Australian-made coach to carry King Charles to coronation

Australian's key role in King's coronation

The King’s coronation is less than a month away, and a carriage made in Australia will be central to the event.

On May 6, the King will journey from Buckingham Palace to Westminster Abbey for his coronation, following the death of his mother, Queen Elizabeth II, last year.

Buckingham Palace announced on Monday (British time) that the carriage that will carry the King to Westminster Abbey will be the Diamond Jubilee State Coach.

It was was created by Jim ‘WJ’ Frecklington, and was first used at the state opening of Parliament on  June 4, 2014. He was given $250,000 to build it under John Howard’s government.

Mr Frecklington, who was born in Peak Hill, NSW, cared for the Queen’s show horses when he worked for the royal household.

Jim Frecklington designer and builder of the new Diamond Jubilee state coach which will be used by Queen Elizabeth II during the State Opening of Parliament on June 4.

Jim Frecklington created the coach as a gift for the Queen. Photo: Getty

The coach was built in his workshop on Sydney’s northern beaches.

Mr Frecklington told the BBC he wanted to make “something nice” for the Queen, who he considered to be one of the “greatest monarchs” and remarked it was “special” to see his creation being used.

He started building it just after the Sydney Olympics in 2000, SBS reported.

It was completed in 2012 to commemorate the 60th anniversary of the late Queen’s reign, and has only ever been used to carry the Sovereign and occasionally the consort or visiting head of state.

Blend of old and new

The coach weighs more than three tonnes, is five metres long, and needs six horses to pull it.

The Royal Collection Trust said Mr Frecklington’s coach combined “craftsmanship and modern technology”.

Six hydraulic stabilisers prevent the coach from swaying, the outside is made of aluminium while the interior features wooden panels made from objects donated from 100 sites and organisations from across Britain.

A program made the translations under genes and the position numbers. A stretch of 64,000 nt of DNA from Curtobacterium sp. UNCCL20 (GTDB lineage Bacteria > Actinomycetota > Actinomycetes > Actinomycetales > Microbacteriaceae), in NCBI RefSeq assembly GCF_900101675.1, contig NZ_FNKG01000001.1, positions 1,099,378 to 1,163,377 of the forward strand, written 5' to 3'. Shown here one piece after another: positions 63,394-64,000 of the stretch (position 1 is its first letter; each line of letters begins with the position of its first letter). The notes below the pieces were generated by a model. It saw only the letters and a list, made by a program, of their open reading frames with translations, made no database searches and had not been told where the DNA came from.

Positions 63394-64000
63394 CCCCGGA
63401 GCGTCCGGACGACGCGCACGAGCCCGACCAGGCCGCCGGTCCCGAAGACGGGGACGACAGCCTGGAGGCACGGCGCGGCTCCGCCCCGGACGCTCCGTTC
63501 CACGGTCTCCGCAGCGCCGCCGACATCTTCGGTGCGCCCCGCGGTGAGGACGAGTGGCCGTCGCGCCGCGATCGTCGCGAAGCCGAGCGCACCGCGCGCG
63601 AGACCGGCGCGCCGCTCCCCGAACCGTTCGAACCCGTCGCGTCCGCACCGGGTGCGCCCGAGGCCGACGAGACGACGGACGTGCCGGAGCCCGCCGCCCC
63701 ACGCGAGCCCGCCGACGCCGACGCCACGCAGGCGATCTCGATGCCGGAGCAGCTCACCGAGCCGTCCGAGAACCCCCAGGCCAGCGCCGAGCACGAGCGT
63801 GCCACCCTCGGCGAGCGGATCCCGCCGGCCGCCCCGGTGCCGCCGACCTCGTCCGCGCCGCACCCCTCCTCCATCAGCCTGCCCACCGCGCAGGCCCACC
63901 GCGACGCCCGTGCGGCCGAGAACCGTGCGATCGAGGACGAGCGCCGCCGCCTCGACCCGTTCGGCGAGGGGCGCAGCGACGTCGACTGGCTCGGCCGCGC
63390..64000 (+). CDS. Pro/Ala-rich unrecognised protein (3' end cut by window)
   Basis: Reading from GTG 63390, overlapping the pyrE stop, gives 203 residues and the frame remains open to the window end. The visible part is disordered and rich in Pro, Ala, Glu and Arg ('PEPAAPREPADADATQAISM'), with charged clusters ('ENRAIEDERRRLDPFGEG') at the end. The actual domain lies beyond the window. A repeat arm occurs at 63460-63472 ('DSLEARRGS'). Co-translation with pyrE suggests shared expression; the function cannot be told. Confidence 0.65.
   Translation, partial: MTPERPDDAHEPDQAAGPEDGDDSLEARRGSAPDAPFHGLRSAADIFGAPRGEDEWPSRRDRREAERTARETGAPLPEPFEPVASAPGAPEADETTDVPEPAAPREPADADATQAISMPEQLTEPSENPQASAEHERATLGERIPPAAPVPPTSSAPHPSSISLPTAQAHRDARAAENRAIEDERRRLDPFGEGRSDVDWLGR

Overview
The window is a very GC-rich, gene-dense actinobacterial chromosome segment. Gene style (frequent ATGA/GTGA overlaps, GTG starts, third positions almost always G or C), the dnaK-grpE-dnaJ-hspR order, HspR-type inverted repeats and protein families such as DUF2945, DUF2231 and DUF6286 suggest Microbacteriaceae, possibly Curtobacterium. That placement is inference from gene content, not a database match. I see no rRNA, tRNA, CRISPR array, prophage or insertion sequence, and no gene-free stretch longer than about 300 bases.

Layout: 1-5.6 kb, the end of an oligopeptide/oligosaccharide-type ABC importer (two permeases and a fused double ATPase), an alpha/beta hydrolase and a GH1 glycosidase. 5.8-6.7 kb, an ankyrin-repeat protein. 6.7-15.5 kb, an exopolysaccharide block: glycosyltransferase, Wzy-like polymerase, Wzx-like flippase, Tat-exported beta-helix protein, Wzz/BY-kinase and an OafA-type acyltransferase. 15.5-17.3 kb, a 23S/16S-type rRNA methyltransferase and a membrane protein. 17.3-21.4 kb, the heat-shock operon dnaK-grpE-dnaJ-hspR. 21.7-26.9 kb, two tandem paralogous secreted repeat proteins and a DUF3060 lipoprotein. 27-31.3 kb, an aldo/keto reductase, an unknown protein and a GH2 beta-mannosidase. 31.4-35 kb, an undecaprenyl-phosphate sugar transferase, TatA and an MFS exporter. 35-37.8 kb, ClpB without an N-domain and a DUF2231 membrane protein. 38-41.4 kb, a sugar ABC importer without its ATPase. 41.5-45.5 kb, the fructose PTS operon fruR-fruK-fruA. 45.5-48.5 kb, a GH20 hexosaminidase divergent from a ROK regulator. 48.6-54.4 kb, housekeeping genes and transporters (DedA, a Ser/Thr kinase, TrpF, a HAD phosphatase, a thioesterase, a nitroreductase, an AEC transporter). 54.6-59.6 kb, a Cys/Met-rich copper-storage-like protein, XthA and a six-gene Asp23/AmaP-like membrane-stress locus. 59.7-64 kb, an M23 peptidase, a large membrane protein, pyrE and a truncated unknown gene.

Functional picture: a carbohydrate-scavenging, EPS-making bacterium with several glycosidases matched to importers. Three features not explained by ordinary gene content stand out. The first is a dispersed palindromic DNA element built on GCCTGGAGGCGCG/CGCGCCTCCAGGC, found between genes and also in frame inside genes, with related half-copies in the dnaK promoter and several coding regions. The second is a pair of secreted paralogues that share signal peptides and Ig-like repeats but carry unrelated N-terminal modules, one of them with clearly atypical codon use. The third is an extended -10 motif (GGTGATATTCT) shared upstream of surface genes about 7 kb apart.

The seat handrails are from the royal yacht Britannia, and the window frames and interior panels include material from Caernarfon Castle; Canterbury Cathedral; the Mary Rose (Henry VIII’s flagship); 10 Downing Street; and the Antarctic bases of Captain Scott and Sir Ernest Shackleton,” the Royal Collection Trust states.

“The gilded crown on the top of the coach, carved from oak from HMS Victory, can hold a camera to film journeys.”

A traditional return

On his return to Buckingham Palace, the King will take use Britain’s “grandest” coach. The Gold State Coach is more than 260 years old and has been used at every coronation since William IV.

The late Queen used it for her coronation in 1953, and it was seen most recently for her platinum jubilee pageant in mid-2022.

This coach is bigger than the Diamond Jubilee State Coach. It stretches seven metres and is 3.6 metres high and weighs four tonnes. Eight horses are needed to draw it.

It features magnificent painted panels of Roman gods and goddesses, rich gilded sculptures including three cherubs on the roof representing England, Scotland and Ireland, and four massive triton figures above each wheel,” the Royal Collection Trust states.

Coronation travel plans

On May 6, the coronation procession will travel down the mall, passing through through Admiralty Arch and Trafalgar Square and then down Whitehall and Parliament Street, before arriving at Westminster Abbey for the 11am service.

On the way to Westminster Abbey, the King’s procession will be accompanied by the Sovereign’s escort of the household cavalry.

The procession will take the same route back to Buckingham Palace.

Armed forces from across the Commonwealth and the British Overseas Territories, and all services of Britain’s armed forces will accompany the King and Queen on the way back.

Royal emoji

In a modern coronation twist, the royal family has also unveiled a coronation emoji.

It is based on St Edward’s crown and will show on Twitter whenever users tweet hashtags associated with the event, such as: #Coronation, #CoronationConcert, #TheBigHelpout.

This isn’t the first time an emoji has been rolled out to mark a royal occasion.

An emoji of a corgi wearing a crown was used for the platinum jubilee, a nod to the Queen’s favourite dog breed.

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